Turkish President Recep Tayyip Erdogan launched a scathing tirade against the United States on Thursday, blasting Washington over its support for Kurdish rebels in Syria and for"sheltering a terrorist".
The president, whose remarks referred to the US' refusal to extradite Erdogan rival Fethullah Gulen for his alleged role in a coup attempt, also took aim at American diplomats in Turkey.
"What a shame if the great United States of America is being governed by an ambassador in Ankara," Erdogan said, referring to US envoy John Bass, who Turkey recently announced it would be boycotting
"Because this is the position they are holding. They should have said, 'You cannot treat my strategic ally this way, you cannot act this way.' But they couldn't say this," he added.
The Turkish president's words appeared to cast aside hopes that the ongoing dispute between Turkey and the US would be swiftly resolved.
The NATO allies clashed last week
, when Turkey arrested US consulate staff member Metin Topuz on suspicion of espionage.
Following Topuz's arest, both states froze visa services in each other's countries.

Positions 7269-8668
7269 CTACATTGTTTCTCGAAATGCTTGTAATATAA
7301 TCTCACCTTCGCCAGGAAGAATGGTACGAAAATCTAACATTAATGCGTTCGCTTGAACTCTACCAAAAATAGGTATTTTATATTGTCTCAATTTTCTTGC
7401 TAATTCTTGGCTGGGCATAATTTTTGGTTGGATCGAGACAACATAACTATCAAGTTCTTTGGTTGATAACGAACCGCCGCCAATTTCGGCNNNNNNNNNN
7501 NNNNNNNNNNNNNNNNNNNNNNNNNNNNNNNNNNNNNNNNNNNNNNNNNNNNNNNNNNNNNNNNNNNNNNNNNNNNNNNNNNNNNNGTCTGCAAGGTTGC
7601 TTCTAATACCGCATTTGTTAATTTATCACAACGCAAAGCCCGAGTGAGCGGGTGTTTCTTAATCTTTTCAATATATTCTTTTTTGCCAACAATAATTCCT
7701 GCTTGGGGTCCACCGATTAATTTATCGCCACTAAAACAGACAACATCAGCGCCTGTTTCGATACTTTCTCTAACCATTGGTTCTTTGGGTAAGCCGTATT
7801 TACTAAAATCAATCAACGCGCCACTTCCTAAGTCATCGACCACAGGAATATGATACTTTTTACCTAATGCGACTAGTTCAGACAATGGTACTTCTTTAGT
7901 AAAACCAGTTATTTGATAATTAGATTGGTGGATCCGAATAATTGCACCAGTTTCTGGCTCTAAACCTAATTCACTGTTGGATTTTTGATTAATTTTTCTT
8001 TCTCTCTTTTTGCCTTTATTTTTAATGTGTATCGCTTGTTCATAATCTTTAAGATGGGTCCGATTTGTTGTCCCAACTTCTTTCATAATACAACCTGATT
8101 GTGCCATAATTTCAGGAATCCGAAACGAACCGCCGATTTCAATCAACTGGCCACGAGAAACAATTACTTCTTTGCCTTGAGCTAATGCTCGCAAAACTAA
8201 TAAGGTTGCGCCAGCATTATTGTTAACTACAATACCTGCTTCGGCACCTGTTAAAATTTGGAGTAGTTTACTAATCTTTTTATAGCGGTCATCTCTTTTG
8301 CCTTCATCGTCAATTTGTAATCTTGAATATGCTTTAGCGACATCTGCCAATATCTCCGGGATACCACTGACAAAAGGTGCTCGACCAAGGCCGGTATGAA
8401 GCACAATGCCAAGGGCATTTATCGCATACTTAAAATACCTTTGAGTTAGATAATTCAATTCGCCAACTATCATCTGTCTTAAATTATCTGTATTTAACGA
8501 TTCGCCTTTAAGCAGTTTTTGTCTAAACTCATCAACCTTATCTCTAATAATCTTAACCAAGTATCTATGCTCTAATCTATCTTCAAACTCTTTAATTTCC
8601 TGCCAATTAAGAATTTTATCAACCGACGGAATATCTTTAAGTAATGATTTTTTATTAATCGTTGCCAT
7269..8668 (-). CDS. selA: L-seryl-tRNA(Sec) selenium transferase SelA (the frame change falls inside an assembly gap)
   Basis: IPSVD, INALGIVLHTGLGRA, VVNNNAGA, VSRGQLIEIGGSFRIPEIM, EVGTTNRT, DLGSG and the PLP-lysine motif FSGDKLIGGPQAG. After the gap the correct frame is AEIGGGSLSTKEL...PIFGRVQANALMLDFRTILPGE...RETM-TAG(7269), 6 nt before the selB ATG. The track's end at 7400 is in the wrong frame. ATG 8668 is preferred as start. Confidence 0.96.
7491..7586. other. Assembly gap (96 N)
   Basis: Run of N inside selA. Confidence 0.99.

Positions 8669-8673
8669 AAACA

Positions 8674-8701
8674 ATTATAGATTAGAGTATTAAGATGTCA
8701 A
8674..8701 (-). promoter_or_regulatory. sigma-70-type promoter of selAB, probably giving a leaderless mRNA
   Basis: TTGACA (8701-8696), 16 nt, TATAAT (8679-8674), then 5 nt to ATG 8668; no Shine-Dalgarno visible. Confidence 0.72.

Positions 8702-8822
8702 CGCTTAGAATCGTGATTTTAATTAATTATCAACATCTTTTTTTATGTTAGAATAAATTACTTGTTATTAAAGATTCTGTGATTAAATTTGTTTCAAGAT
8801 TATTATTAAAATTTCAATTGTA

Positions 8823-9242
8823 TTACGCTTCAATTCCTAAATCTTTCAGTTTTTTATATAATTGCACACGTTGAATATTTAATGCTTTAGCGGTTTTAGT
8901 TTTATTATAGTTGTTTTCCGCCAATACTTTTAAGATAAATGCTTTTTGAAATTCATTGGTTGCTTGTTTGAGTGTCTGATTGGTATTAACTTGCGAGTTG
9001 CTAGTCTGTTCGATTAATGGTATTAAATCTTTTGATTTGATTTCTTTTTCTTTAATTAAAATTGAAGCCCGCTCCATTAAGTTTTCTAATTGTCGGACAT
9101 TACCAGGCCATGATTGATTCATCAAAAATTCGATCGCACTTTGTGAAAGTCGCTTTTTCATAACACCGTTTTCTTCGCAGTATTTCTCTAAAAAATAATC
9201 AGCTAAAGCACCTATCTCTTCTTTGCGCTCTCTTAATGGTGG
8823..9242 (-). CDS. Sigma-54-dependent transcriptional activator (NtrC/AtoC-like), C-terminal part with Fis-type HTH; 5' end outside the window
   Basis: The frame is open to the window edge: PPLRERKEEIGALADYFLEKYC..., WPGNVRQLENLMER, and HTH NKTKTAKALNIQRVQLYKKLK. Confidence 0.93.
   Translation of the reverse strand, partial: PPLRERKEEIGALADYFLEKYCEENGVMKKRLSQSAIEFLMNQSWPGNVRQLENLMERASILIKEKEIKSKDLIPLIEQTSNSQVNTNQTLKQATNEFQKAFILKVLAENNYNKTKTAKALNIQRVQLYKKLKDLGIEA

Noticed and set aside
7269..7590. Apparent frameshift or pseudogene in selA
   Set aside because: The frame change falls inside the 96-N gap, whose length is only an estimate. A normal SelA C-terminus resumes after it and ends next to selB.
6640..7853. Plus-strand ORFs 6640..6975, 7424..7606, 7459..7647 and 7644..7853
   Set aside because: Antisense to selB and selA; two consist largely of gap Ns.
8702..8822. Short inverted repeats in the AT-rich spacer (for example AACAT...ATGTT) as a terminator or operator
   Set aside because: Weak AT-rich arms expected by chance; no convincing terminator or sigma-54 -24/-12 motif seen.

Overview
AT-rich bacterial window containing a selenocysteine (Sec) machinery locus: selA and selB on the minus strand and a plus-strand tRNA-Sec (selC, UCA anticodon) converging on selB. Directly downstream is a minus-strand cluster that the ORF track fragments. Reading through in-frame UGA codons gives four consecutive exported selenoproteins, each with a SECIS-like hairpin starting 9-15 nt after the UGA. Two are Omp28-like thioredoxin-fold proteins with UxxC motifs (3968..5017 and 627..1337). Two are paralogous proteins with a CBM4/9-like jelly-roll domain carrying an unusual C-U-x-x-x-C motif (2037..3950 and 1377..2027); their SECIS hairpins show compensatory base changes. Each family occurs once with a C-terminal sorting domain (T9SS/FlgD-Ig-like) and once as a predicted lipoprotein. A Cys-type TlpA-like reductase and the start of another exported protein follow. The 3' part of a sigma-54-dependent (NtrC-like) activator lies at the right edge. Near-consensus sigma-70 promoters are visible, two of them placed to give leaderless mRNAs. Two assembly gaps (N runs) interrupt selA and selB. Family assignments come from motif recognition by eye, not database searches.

Erdogan also took shot at Washington's support for Kurdish YPG rebels in Syria
, who are viewed by Ankara as an extension of the Kurdistan Workers Party (PKK).
The PKK is a proscribed terrorist organisation in Turkey and have engaged in open clashes with Turkish security forces.
The Turkish leader accused the US of supplying "weapons for free to a terror organisation" and claimed that the YPG had received 3,500 trucks of US weapons in Syria.
According to Erdogan, these weapons are being used by the YPG to "encircle us from the south."
Ankara has long been opposed to US support of the YPG, who are seen by the US as a key force opposing the Islamic State group in Syria.
Turkey, meanwhile, has backed other Syrian rebel groups and is worried that Kurdish separatists may make gains near the Turkey-Syrian border.
US State Department Spokeswoman Heather Nauert dismissed Erdogan's accusations and challenged Ankara to produce evidence of its claims against US embassy staff.
Nauert said that Washington has "some very real concerns" about the handling of Topuz's arrest and suggested that the move may have been an attempt to undermine US-Turkey law enforcement cooperation.
"We hope Turkey is not trying to create distance between us and them on that," she said.